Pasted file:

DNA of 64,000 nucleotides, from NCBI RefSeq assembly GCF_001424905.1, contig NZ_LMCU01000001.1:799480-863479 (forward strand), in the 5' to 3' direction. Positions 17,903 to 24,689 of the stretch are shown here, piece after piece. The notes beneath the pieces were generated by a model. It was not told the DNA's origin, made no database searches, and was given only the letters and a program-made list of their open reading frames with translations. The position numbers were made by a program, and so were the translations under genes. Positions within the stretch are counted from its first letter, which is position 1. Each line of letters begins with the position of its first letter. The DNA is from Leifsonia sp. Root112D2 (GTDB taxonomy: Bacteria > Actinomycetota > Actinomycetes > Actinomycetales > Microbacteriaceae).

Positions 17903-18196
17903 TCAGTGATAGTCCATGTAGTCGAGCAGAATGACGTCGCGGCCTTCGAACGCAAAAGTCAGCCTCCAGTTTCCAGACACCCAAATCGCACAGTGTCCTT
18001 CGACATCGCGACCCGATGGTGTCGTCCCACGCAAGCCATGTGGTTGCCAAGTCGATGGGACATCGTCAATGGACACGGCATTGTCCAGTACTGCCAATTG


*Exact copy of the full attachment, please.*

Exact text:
DNA of 64,000 nucleotides, from NCBI RefSeq assembly GCF_001424905.1, contig NZ_LMCU01000001.1:799480-863479 (forward strand), in the 5' to 3' direction. Positions 17,903 to 24,689 of the stretch are shown here, piece after piece. The notes beneath the pieces were generated by a model. It was not told the DNA's origin, made no database searches, and was given only the letters and a program-made list of their open reading frames with translations. The position numbers were made by a program, and so were the translations under genes. Positions within the stretch are counted from its first letter, which is position 1. Each line of letters begins with the position of its first letter. The DNA is from Leifsonia sp. Root112D2 (GTDB taxonomy: Bacteria > Actinomycetota > Actinomycetes > Actinomycetales > Microbacteriaceae).

Positions 17903-18196
17903 TCAGTGATAGTCCATGTAGTCGAGCAGAATGACGTCGCGGCCTTCGAACGCAAAAGTCAGCCTCCAGTTTCCAGACACCCAAATCGCACAGTGTCCTT
18001 CGACATCGCGACCCGATGGTGTCGTCCCACGCAAGCCATGTGGTTGCCAAGTCGATGGGACATCGTCAATGGACACGGCATTGTCCAGTACTGCCAATTG